Donald Trump's jawboning style and "bullying by tweet" gets results. Just look back at the past six months:

• North Korea back to the negotiating table. Yet when Trump was in full flight — "Why would Kim Jong-un insult me by calling me "old" when I would NEVER call him "short and fat?" — and attacking the "rocket man", there was nervousness aplenty that his goading had brought the world to the brink of war.
• Chinese President Xi Jinping has made useful concessions to the United States on trade. The war between these two elephants of global trade is not over (both sides have yet to withdraw their threatened tariff hikes) but there is finally movement by China on some fundamental issues of importance to American high tech companies.
• Isis has been defeated on Trump's watch. But the war against the caliphate is not entirely over and may be inflamed if the US pulls out of Syria.
• The Trump tax cuts are expected to give a kicker to US economic growth and jobs are up.

These observations are not an invitation to another round of Trump derangement syndrome.

That's the one where sensible people burst into vicious social media attacks against anyone who authors a dispassionate report on, say, the Administration's taxation changes, which is not prefaced by a swingeing attack on Trump's personality or the real reason he is doing battle with Robert Mueller.


But it is notable just how much the "Political Disruptor-in-Chief" has succeeded in resetting the dial in Washington in the less than 16 months since he was sworn in as President.

Yesterday, Trump proposed re-joining the Trans-Pacific Partnership (TPP) which he had criticised as a "disaster" during the presidential election campaign.

This is a defensive move to ensure US farmers and retailers gain further access to the markets of the 11 TPP partners in case China delivers on a raft of tariff threats against the United States.

It is also intended to boost US influence in the Asia-Pacific region where China is steadily building its power.

But Trump will find the trade game has moved on.

The 11 remaining TPP partners — Australia, Brunei, Canada, Chile, Japan, Malaysia, Mexico, New Zealand, Peru, Singapore and Vietnam — late last year forged what is now called the Comprehensive and Progressive TPP (CPTPP) after the United States withdrew. It will be no easy feat for the US to just rock up and say "let us in".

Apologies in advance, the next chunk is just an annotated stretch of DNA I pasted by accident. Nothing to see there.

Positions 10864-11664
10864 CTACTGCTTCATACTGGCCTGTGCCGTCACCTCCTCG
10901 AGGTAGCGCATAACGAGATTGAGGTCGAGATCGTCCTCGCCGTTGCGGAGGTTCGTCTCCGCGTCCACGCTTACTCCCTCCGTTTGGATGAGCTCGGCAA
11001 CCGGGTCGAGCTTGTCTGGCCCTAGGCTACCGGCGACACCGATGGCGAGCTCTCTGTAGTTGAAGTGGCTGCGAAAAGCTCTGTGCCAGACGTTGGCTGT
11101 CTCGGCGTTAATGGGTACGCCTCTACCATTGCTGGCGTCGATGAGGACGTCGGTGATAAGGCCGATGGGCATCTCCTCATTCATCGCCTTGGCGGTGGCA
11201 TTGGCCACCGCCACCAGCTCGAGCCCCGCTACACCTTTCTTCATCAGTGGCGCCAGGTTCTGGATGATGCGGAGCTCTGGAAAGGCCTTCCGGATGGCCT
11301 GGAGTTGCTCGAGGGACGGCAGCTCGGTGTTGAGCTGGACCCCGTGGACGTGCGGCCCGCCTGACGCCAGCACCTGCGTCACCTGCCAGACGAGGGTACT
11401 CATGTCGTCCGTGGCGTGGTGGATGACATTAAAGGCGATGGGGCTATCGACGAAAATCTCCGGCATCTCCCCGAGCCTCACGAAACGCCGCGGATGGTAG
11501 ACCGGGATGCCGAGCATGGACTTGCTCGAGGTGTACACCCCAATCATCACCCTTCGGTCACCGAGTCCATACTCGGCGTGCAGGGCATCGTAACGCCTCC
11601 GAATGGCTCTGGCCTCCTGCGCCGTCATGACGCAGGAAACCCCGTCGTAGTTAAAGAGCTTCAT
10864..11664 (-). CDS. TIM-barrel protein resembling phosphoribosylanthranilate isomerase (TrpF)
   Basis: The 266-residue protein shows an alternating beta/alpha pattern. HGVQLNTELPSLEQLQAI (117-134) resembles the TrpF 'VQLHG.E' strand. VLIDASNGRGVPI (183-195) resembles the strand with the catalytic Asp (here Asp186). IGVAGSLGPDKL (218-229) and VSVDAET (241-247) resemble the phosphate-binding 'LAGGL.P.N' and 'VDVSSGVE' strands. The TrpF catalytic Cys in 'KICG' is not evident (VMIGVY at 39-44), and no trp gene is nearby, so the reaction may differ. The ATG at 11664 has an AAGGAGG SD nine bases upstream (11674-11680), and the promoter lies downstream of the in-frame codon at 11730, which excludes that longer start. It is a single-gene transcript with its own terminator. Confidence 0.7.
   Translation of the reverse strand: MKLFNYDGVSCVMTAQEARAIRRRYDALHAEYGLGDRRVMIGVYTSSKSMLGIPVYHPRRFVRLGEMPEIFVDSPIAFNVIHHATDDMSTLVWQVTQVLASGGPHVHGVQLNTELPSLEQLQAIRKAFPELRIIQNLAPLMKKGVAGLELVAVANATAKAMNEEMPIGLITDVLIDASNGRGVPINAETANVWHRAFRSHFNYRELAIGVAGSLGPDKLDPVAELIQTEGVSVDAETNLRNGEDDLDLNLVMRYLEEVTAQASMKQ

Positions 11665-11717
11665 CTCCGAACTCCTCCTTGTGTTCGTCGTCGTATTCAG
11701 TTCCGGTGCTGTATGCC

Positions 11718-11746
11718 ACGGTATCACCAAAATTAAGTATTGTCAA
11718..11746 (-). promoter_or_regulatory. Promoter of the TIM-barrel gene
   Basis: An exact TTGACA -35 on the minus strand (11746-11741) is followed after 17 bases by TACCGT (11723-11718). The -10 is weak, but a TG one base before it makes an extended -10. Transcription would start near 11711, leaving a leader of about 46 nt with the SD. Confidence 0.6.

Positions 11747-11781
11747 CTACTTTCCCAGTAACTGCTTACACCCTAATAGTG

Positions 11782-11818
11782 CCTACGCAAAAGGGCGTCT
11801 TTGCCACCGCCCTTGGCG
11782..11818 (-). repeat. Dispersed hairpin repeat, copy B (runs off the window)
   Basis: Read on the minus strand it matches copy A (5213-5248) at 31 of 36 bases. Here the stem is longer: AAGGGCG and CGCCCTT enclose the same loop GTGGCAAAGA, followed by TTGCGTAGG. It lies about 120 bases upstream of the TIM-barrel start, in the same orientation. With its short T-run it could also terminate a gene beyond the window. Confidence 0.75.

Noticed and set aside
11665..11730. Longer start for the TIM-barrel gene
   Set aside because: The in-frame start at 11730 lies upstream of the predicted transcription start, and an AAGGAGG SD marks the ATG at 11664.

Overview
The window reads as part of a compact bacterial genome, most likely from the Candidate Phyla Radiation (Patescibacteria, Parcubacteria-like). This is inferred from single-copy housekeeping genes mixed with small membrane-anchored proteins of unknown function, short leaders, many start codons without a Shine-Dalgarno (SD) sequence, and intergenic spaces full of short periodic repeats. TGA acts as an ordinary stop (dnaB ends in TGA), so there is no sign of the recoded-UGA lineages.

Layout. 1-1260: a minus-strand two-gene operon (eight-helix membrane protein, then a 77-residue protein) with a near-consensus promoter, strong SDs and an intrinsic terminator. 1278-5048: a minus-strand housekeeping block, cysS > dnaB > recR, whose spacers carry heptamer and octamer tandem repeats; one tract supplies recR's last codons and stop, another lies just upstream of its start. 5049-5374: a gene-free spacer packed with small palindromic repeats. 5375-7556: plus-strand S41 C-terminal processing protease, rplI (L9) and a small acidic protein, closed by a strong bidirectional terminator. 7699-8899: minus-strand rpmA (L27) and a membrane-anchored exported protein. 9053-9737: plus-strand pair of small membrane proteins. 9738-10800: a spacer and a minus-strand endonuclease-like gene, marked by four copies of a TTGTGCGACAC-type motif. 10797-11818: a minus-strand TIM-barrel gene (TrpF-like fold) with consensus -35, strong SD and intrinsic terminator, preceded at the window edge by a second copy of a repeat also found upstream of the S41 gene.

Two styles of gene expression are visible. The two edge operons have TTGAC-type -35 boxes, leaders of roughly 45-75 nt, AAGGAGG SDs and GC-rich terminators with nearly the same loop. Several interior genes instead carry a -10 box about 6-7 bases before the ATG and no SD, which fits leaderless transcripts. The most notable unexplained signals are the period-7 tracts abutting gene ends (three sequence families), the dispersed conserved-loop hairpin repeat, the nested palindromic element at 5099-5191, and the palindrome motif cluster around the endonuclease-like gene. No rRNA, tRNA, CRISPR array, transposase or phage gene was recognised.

The CPTPP agreement has been signed by the 11 partners. At least six of the accord's signatories must ratify the agreement so it can come into force.

Once that threshold is met the agreement will take effect (for that group) 60 days after they have notified New Zealand, which is the official depository for the deal.


Trump has asked his advisers to explore joining the CPTPP. But new members can join only as long as existing parties agree.

Trade Minister David Parker says there has so far not been any official notification to New Zealand that the US wants to explore entry.

Trump's potential move on TPP may defuse what looked like an inexorable move towards another inflexion point in the relationship between New Zealand and the United States.

New Zealand has high expectations of the US; Cabinet Ministers and senior officials pull their punches.

But there has been deep concern over the disruption to the international rules-based order of which the US was a major author.

Protectionism — having to choose (or not) between the US or China when it comes to a potential trade war — is clearly one of the issues that is of deep concern to the Ardern Government, diplomats, NZ farmers and businesses.

In last year's annual Herald Mood of the Boardroom survey, chief executives isolated the "Trump factor" as one of the major issues impacting their confidence in the global economy.

They saw the Trump presidency and its resultant political instability as taking the edge off a generally positive outlook. The CEOs rated the "Trump factor" their second highest international concern at 6.47/10.

Specific concerns included Trump's call for an "America first" trade policy with a focus on bilateral trade deals, threats of a nuclear strike on North Korea, and the US withdrawal from the Paris climate accord.

It would be ironic if the upcoming mid-term elections in the US exposed the Democrats as currently more protectionist when it comes to TPP than a President who can change his mind.

New Zealand should welcome a change of heart. But be in no hurry to seal a deal.

Trump might just change his mind again.